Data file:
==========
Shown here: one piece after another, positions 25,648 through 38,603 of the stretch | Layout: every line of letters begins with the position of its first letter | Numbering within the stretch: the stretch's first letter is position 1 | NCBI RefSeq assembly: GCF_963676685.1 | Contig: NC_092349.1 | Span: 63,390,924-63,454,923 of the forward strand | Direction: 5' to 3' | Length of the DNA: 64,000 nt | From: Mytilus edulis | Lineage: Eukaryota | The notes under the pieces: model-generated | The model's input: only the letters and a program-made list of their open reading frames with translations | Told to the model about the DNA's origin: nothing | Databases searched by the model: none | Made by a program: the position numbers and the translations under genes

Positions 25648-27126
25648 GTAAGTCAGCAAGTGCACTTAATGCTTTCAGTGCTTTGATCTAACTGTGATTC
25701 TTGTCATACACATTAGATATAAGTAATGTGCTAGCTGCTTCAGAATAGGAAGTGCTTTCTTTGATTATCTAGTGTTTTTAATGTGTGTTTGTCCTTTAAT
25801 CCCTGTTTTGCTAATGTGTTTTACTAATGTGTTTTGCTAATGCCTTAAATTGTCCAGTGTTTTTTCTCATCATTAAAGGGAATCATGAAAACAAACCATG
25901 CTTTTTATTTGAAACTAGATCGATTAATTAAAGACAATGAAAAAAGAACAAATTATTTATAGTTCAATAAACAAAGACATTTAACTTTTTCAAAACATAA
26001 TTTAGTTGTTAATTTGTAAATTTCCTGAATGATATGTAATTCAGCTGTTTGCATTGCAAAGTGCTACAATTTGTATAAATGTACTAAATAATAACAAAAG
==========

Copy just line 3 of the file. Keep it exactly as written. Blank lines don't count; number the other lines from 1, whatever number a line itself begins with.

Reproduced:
25648 GTAAGTCAGCAAGTGCACTTAATGCTTTCAGTGCTTTGATCTAACTGTGATTC